One of East Asia’s ancient civilizations,Korea became a political battleground amongChina, Russia, and Japan during the 19th cen-tury. Korea eventually lost its independence toTokyo, which turned the former into a colony in 1910. Japan’s defeat in 1945 led the UnitedStates and Soviet Union to divide the peninsu-la along the 38th parallel. The DemocraticPeople’s Republic of Korea (DPRK) and theRepublic of Korea (ROK) emerged in 1948. TheDPRK’s Kim Il-sung attempted to unify thepeninsula by force two years later. Subsequentintervention by the United States and China ledto military stalemate and an armistice in 1953.
In that year, Washington initiated a “bilat-eral” security treaty, in reality a unilateraldefense guarantee, and established a perma-nent troop presence. The DPRK has remaineda malignant international actor. Over the yearsthe Kim regime initiated a variety of military and terrorist attacks on both South Koreanand American targets. However, since thedowning of an ROK airliner in 1987,Pyongyang has largely eschewed blatant actsof war in favor of diplomatic brinkmanship.The
sinking may represent a worri-some change in strategy. Although U.S. administrations reduced thenumber of troops stationed in South Korea over the years, the basic military commitmentremained unchanged. American and ROKofficials often promised greater South Koreandefense self-reliance, but always in the future—a future that only resulted in additionalpromises.
The United States even retainswartime operational control of the CombinedForces Command, in which the vast majority of forces would be South Korean.The ROK remains dependent on theUnited States today, despite vastly changedcircumstances. Aggressive, hegemonic com-munism is gone. The North cannot count onsupport even from China in war, and SouthKorea is far stronger economically.While continuing to rely on Washingtonfor its own defense, South Korea has begunpreparing its military, particularly the navy,for broader regional and even global contin-gencies. One of its core security objectives now is “enhancing competence and status interna-tionally.”
The ROK has become an active par-ticipant in international peacekeeping mis-sions. As a result, the South has consideredupgrading its current relationship with theUnited States to a “strategic alliance” devotedto international problems.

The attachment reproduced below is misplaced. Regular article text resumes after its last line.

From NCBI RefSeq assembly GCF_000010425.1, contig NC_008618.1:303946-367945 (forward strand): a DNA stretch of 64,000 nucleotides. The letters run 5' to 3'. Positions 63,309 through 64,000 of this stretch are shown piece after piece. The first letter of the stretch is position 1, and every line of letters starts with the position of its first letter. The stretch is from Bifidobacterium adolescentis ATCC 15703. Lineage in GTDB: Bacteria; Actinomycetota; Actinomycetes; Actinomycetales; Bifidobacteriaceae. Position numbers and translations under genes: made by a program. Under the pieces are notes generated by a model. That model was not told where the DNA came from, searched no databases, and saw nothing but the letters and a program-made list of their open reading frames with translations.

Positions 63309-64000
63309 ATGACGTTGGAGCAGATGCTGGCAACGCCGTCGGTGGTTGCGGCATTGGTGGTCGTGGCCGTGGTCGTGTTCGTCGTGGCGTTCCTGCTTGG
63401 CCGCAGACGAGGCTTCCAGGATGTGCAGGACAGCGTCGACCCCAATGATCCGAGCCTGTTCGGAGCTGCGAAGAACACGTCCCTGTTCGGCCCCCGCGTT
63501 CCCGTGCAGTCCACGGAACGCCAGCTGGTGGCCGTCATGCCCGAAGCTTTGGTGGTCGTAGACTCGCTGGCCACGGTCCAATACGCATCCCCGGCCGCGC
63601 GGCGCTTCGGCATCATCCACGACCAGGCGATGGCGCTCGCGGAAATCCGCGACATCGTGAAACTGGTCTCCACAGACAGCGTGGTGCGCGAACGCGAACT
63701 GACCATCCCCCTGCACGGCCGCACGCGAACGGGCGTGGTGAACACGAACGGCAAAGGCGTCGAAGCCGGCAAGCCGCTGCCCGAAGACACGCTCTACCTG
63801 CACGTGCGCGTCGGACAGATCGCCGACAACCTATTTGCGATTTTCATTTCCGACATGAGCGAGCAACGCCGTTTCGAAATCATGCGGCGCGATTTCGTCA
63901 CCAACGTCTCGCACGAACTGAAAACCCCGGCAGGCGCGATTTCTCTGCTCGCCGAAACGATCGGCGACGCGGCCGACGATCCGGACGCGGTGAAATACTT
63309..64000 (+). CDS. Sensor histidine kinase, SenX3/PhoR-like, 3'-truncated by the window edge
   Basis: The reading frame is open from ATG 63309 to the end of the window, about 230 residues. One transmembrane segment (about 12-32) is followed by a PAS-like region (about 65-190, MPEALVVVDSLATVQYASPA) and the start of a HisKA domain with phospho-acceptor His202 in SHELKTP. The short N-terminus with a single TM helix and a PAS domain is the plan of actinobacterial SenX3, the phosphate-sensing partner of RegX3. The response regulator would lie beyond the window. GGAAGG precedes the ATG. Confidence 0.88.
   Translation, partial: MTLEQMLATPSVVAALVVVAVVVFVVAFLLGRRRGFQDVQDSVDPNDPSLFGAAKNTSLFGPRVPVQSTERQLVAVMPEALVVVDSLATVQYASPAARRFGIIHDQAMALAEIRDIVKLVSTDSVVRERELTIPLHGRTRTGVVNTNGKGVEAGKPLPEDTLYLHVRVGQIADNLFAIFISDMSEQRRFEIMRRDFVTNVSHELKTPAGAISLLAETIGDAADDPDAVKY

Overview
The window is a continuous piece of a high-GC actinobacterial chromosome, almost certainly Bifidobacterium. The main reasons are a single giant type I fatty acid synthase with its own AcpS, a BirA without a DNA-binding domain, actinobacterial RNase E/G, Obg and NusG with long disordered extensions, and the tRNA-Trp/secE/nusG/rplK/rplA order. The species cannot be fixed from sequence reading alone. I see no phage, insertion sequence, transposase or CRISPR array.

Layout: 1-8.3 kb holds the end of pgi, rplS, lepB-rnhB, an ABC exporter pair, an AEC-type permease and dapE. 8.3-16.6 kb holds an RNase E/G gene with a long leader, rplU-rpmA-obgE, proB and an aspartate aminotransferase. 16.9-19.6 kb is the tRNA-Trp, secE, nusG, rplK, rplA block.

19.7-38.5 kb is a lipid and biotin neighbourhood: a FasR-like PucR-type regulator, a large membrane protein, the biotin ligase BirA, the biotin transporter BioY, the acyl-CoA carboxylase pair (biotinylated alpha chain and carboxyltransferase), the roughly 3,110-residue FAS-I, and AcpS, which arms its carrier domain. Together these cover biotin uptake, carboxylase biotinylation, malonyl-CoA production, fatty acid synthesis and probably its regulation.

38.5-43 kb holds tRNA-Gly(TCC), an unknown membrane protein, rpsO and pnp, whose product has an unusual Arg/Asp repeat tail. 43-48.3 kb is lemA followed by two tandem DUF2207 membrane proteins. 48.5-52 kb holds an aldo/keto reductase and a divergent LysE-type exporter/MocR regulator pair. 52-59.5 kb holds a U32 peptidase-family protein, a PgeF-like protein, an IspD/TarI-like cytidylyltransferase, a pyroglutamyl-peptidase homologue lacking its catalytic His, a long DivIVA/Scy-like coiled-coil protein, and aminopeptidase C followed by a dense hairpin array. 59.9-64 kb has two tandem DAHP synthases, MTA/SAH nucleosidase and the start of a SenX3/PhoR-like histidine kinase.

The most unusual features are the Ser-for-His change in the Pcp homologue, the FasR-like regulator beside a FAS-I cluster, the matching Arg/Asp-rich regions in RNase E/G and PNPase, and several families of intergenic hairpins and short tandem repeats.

Back to Defense Basics withthe
And yet, while officials in Seoul have beenplanning to exercise greater global influence,Pyongyang apparently remains willing andable to threaten war. The sinking of the
, a 1,200-ton corvette, on March 26demonstrated that South Korea’s most seri-ous security challenges remain closer to home. After considering the possibilities that the
suffered from an accident or hit a mine, the ROK, in consultation with interna-tional experts, concluded that the cause wasa Chinese-made torpedo fired by a NorthKorean submarine.
Why would the Northsink a South Korean ship now?It could be part of a campaign to redraw the contested boundary in the Yellow Sea.
Itmight be Kim-sanctioned retaliation for a naval clash last November in which a NorthKorean vessel apparently was damaged.
Itcould be an unauthorized military action, car-ried out by either rogue elements within or anincreasingly influential leadership of theDPRK military, intended to prevent resump-tion of negotiations over Pyongyang’s nuclearprogram. It might be an attempt by Kim Jong-il to frighten Seoul into renewing economicties and aid reduced by the government of LeeMyung-bak.
It could be intended to demonstrate thatNorth Korea can strike with impunity. It mightbe a reward from Kim for the North Koreanmilitary, allowing embarrassed naval leaders to
The sinking of the
, a1,200-toncorvette, onMarch 26demonstratedthat SouthKorea’s mostserious security challengesremain close tohome.